EWEA: 180 GW of Wind Power Possible in Europe by 2020

Wind power could generate up to 16% of Europe’s electricity by 2020. This was the message delegates heard at the opening of the European Wind Energy Conference (EWEC) in Milan, Italy, yesterday.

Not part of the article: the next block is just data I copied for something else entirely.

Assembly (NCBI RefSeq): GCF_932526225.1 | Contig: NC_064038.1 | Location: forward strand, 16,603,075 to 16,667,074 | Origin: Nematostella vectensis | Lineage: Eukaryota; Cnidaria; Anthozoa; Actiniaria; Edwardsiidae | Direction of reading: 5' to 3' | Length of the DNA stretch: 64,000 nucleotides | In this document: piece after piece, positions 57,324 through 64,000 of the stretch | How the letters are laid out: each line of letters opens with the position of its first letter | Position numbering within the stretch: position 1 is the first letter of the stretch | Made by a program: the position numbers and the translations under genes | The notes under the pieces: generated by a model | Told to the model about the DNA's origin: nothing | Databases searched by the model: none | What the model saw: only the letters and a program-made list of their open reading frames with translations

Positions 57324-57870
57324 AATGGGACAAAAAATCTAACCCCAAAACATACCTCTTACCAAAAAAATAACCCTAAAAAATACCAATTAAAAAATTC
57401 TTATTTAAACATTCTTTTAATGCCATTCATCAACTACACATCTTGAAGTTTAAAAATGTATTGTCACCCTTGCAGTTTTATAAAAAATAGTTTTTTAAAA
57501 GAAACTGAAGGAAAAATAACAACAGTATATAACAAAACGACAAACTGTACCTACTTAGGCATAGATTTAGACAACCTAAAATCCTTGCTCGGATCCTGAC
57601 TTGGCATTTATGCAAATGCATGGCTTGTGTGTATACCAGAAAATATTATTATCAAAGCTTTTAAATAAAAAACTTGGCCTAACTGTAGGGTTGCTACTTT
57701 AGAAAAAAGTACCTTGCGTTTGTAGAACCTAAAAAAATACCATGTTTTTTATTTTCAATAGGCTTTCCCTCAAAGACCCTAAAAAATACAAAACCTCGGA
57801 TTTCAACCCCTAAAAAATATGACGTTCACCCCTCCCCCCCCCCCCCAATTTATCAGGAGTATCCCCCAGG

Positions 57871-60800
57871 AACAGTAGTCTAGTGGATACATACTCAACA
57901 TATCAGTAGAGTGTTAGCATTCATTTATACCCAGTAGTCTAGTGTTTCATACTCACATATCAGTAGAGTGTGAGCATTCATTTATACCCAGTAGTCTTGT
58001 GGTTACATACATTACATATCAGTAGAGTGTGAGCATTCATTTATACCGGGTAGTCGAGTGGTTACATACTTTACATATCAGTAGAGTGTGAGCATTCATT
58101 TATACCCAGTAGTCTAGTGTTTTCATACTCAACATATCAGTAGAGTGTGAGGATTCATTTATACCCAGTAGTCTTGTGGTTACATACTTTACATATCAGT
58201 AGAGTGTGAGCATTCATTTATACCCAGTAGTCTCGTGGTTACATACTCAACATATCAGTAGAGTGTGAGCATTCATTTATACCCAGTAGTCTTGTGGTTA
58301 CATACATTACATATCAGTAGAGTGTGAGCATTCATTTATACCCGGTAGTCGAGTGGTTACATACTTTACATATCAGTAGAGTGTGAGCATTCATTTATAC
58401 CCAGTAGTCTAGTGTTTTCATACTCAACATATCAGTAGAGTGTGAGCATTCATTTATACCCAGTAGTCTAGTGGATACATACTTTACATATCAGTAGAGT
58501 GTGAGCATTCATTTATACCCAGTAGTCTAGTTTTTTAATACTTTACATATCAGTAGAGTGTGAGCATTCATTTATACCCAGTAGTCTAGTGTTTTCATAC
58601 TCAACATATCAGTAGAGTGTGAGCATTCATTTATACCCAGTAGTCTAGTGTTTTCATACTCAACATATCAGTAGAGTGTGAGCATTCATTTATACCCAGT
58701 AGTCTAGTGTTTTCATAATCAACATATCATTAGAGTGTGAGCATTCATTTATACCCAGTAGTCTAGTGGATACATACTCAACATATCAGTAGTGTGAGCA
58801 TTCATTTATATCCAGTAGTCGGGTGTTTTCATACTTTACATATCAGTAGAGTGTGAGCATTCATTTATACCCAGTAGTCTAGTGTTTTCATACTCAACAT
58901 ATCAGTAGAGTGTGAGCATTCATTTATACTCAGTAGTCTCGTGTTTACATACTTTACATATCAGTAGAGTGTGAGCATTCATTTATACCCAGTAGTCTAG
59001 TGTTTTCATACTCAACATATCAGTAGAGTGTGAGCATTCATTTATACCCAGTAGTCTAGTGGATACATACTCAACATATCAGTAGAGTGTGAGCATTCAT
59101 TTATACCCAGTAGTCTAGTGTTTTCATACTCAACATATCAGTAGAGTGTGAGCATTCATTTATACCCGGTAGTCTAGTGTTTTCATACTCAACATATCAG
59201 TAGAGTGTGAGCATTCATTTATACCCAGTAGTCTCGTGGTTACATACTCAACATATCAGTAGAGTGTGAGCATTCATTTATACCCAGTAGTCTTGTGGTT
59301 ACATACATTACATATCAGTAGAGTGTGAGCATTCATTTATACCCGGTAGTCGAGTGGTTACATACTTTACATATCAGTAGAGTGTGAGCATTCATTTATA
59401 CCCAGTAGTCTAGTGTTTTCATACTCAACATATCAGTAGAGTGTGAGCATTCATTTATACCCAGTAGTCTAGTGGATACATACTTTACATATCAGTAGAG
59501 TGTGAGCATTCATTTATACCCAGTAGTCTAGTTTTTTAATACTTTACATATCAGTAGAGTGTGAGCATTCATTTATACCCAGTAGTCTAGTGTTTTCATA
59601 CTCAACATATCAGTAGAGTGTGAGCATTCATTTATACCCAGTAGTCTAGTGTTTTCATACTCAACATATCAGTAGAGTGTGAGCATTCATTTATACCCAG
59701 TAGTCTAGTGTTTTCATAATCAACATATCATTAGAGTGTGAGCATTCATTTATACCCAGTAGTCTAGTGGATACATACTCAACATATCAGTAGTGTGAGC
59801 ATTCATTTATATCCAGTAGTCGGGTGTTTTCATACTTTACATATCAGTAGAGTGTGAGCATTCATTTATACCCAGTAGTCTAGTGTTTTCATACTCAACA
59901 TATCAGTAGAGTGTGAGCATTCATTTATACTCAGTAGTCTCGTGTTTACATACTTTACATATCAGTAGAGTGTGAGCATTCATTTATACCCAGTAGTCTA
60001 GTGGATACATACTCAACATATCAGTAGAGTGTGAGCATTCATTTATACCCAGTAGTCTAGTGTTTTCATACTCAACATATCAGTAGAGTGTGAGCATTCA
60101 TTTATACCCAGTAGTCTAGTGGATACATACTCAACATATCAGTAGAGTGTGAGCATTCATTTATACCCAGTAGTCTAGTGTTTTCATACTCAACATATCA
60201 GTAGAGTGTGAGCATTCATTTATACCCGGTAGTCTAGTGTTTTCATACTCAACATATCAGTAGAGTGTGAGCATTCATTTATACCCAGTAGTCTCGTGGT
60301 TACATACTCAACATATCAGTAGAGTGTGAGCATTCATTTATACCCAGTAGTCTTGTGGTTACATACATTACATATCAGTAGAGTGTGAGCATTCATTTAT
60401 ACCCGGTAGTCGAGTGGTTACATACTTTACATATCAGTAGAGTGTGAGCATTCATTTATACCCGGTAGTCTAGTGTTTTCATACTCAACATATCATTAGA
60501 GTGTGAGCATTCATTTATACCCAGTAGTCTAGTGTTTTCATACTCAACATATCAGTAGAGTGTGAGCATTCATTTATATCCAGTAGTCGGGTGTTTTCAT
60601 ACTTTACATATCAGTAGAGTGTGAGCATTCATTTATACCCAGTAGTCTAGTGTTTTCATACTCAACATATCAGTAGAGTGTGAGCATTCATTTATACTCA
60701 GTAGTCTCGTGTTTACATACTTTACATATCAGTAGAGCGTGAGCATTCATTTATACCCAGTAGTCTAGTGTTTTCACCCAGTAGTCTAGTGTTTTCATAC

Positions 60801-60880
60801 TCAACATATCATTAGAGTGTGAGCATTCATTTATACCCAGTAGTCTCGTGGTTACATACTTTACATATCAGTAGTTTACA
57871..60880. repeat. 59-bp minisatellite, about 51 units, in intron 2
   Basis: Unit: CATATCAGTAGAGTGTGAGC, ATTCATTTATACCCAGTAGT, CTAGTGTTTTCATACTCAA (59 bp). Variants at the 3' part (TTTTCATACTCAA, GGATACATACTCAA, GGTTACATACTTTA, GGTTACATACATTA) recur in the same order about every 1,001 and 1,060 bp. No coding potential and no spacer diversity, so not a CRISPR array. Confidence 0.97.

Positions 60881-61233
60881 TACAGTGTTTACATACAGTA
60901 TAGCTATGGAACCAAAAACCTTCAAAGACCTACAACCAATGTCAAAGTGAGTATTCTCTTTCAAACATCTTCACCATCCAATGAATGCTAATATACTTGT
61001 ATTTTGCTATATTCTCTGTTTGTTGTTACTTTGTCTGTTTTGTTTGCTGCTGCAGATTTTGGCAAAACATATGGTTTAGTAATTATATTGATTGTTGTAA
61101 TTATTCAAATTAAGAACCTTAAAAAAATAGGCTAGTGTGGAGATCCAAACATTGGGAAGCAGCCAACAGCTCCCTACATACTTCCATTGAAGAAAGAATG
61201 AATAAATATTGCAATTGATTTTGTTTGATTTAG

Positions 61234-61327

Presenting figures to show that approximately one-third of new generating capacity installed in Europe between 2002 and 2006 was wind power, Arthouros Zervos, president of the European Wind Energy Association (EWEA), noted that a crucial factor in this increase was the expansion of the market outside Germany, Spain and Denmark. “Today Europe has 50,000 MW of installed wind capacity. In an average wind year this produces approximately 100 TWh of electricity, equal to 3.3% of total EU electricity consumption. If we reach 180 GW by 2020, this will produce more than 500 TWh of electricity a year which represents a five fold increase compared to today’s production,” said Zervos during the opening session of EWEC 2007. Organized by EWEA, the four-day conference is expecting more than 3,000 attendees this week at the Milano Convention Centre. With 500-plus presentations designed to analyze and debate the steps required for meeting a large part of European electricity needs by wind power, EWEC 2007 sessions will explore how to create stable political frameworks; upgrade existing power infrastructure to incorporate wind energy; take steps to continue cost reductions; increase offshore wind production; and intensify research, innovation and technological progress in the wind sector. The conference will also discuss ways to lighten the legislative barriers and increase public awareness. Fabrizio Fabbri, Head of the Technology Secretariat at the Italian Ministry of the Environment — representing the Environment Minister Alfonso Pecoraro Scanio — raised the issue of public acceptance yesterday as one of the main challenges for Italy. “If we want to achieve the European target, it is crucial to persuade people that we strongly need wind energy” said Fabbri. This isn’t the first time issues of public acceptance have been discussed among the European Union (EU) Members this year. In March, energy policy and climate protection topped the agenda at the Spring Council in Brussels where EU heads of state and government committed to a binding target for 20% renewables by 2020. Mechtild Rothe, vice-president of the European Parliament, said yesterday that the new 20% target had to be translated into national action plans, giving specific binding targets for electricity, transport and heating and cooling. She called on the European Commission for fast and balanced negotiations with each of the 27 Member States in the EU. “The sharing of the 20% target must be really European. Every country has a huge potential. I have not heard of any country in the world where the wind doesn’t blow or the sun doesn’t shine,” said Rothe at EWEC 2007. “It is not acceptable that some member states still argue that renewables are only for rich countries.” Fabrizio Barbaso, Deputy Director General of the European Commission, stated that a new legal framework for renewable energy would be proposed in the autumn, after having negotiated national plans with every member state. “We want national targets per sector and we want the efforts and the opportunities to be shared between the 27 countries. The Commission will then monitor very closely the progress made by every country,” he said. “There is no doubt that renewable energy and energy efficiency will be the cornerstones of future EU energy policy, and wind energy is one of its main components.” Along with the approximately 40 sessions, an Exhibition is being held in conjunction with the conference that features over 200 companies involved in the wind energy sector. In addition, the Global Wind Energy Council (GWEC), in cooperation with the Chinese Wind Energy Industries Association, hosted a special workshop today that provided an overview of the Chinese market, including regulatory and legal developments. Shi Lishan, Director of Renewable Energy at the Chinese Energy Bureau, who is leading an 80 person delegation to the conference, said that China was now following the European lead with a target for 10% renewables by 2010 and 16% by 2020.
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